Transitioning from Desktop to rMBP

Discussion in 'MacBook Pro' started by JustinBW, Nov 4, 2013.

  1. JustinBW, Nov 4, 2013
    Last edited: Nov 4, 2013

    JustinBW macrumors member

    Joined:
    Oct 5, 2009
    #1
    For a while now I have been hoping to transition to from my desktop Mac to a laptop, but I wanted to wait until the technology could support what I want to do. I think that point has come so I am hoping to get a little bit of insight from power users here.

    My current desktop is a mid 2010 Mac Pro, 2.8 Ghz (Nehalem I think) with 8gb of ram and an ATi Radeon HD 5770 1024 MB. I use this computer (almost) exclusively for work professional audio work. I am a sound designer and it has served me very well thus far.

    I also use it for gaming. I boot camp to win7 for this and again, it has served me incredibly well doing this.

    I also have a mid 2010 MBP that I use for web developing and general computing. Usually this comp follows me around everywhere while home. I always wished I could just do all my work from this laptop and hopefully I can with a new rMBP.

    So here are my questions:

    1. How will a 2.3 GHz i7 compare to my old 2.8 GHz Quad from the Mid 2010 Mac Pro? (I am expecting it to be better considering how new the processors are, is that naive of me?)
    2. How will the nVIDIA GeForce GT 750M with 2GB of GDDR5 memory compare to my old ATi? (I hope to be able to play newer games at decent setting)
    3. The one thing that I will be missing is the internal HD storage space, so I am hoping to get a Thunderbolt drive, which I hear perform quite well. Does anyone have any real world experience with these drives? Do they perform equally or better than a platter 7200 rpm drive?(answered below)

    If anyone can offer any tips and anecdotes, I would greatly appreciate it!
     
  2. troop231 macrumors 603

    Joined:
    Jan 20, 2010
    #2
    I can answer your third question. Thunderbolt is just the interface, and there are many different kinds of external drives that have the Thunderbolt port. An external Thunderbolt SSD drive will always be the best choice for speed, but a 7200 rpm on Thunderbolt isn't that bad really depending on your use case. If all your doing is backups and aren't in any rush so to say, a 7200 rpm will do just fine (also cheaper).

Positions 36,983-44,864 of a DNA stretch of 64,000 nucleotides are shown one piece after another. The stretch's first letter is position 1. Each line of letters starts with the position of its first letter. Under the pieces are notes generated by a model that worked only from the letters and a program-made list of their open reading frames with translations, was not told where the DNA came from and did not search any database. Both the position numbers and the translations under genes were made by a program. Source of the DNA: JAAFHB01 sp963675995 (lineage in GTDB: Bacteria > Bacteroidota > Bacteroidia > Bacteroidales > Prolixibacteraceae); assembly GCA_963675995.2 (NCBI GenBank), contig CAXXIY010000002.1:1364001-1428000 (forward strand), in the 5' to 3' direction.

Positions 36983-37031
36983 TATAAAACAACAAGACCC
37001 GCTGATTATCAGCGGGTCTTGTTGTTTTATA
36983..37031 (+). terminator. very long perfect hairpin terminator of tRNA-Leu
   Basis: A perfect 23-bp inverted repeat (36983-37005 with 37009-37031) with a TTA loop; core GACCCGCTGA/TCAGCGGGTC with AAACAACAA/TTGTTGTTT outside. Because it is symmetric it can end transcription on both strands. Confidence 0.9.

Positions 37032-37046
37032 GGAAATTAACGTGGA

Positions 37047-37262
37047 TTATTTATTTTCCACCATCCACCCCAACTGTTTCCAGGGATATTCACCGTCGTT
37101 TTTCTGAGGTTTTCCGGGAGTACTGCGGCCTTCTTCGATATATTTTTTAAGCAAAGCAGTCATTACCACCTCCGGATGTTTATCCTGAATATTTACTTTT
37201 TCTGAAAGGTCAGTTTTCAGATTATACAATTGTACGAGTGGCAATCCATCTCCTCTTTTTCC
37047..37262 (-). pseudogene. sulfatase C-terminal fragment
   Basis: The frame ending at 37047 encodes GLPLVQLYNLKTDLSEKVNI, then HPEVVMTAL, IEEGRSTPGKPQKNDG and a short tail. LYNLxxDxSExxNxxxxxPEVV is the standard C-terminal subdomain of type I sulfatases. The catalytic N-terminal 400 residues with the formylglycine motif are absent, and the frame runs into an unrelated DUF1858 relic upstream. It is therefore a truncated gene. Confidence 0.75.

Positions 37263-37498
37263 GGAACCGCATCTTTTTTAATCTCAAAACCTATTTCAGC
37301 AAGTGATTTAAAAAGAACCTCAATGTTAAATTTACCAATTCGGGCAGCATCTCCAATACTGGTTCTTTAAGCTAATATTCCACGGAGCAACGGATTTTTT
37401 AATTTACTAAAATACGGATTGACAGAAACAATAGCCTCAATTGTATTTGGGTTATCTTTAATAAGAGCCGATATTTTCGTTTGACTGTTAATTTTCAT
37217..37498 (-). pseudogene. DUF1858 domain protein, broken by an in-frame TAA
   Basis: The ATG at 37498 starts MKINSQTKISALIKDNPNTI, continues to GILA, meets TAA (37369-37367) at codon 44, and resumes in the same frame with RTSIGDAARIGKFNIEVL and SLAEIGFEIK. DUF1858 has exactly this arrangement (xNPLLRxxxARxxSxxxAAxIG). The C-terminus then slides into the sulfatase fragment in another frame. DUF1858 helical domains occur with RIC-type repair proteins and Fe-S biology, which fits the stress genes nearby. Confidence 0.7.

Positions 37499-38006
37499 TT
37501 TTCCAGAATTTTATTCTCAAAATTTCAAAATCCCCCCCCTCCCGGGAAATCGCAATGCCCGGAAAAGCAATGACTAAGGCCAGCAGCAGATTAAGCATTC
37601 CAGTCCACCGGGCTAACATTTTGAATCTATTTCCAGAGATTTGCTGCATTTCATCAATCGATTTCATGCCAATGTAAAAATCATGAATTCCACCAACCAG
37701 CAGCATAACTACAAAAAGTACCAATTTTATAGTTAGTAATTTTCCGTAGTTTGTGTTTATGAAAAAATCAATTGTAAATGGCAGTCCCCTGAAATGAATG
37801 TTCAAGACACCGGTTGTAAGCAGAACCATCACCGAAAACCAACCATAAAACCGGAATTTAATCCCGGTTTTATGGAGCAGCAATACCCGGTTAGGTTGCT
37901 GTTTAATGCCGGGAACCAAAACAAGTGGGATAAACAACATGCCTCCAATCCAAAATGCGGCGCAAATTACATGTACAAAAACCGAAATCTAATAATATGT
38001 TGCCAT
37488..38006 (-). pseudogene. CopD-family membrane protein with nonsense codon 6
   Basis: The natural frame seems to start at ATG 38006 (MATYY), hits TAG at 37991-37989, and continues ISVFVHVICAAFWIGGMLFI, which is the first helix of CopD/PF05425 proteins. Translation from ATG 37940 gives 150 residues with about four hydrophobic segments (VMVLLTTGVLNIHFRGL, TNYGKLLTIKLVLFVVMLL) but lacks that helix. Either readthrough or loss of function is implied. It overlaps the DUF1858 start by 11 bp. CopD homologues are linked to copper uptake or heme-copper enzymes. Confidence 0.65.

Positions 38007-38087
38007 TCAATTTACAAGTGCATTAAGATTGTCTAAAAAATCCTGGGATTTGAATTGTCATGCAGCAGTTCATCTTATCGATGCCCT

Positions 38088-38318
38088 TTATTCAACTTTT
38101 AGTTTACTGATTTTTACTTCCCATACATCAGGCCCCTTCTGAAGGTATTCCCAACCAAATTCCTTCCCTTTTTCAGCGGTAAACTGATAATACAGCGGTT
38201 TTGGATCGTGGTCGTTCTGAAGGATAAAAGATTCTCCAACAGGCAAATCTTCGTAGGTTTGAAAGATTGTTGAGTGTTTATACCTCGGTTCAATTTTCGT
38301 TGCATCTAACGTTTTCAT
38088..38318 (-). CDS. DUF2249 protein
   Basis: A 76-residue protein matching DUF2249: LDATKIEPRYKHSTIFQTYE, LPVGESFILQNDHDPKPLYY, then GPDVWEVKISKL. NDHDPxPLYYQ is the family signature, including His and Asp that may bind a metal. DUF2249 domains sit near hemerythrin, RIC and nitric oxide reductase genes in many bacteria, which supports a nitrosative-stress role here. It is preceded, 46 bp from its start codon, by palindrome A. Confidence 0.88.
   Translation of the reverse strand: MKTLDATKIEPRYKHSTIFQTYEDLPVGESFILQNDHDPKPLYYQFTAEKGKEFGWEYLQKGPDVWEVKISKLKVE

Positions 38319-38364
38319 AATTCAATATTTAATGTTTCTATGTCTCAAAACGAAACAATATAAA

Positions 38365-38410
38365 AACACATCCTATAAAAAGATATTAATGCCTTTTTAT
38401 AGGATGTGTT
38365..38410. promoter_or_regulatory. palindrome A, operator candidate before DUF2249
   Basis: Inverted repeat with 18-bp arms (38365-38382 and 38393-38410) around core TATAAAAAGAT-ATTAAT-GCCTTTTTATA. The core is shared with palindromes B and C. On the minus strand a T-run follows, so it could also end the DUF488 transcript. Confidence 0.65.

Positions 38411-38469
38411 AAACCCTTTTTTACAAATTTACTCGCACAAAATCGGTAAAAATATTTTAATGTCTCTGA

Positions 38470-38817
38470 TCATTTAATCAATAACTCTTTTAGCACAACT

Hope that answers your third question :)
     
  3. JustinBW thread starter macrumors member

    Joined:
    Oct 5, 2009
    #3
    Thanks mate! I am actually not just doing backups.

    I want to use the external drive to replace my internal 'samples' drive. Basically I have a drive (internally) on my Mac Pro where I keep my audio samples. A portion gets loaded into ram and another portions gets streamed off of the drive. So I'm wondering if the performance would be similar to a 7200 rpm internal (I guess I wondering if thunderbolt offers the same speeds as a SATA internal drive).

    I am not great with technical computer stuff, other than my speciality, so I apologize for the newby phrasings:)

    So you think a thunderbolt 7200 rpm external would fair well against an internal Sata?
     
  4. simon48 macrumors 65816

    simon48

    Joined:
    Sep 1, 2010
    #4
    Both SATA and and Thunderbolt have way higher throughput then any 7200 rpm drive.
     
  5. troop231 macrumors 603

    Joined:
    Jan 20, 2010
    #5
    I do. Thunderbolt is a faster interface than Sata 6Gbps, but the bottle neck will always be the 7200 rpm drive.

    I actually use a Buffalo Thunderbolt MiniStation external drive, which works plenty well for me (it also has a USB 3.0 interface which is quite nice): http://amzn.com/B008D4X9UI

    You can even upgrade the drive inside it to SSD if you ever want to some day as well. I believe there is some threads here or elsewhere on the internet where people have done this.
     
  6. JustinBW thread starter macrumors member

    Joined:
    Oct 5, 2009
    #6
    Great info, that's one thing on the check list I can cross off. Many thanks!
     

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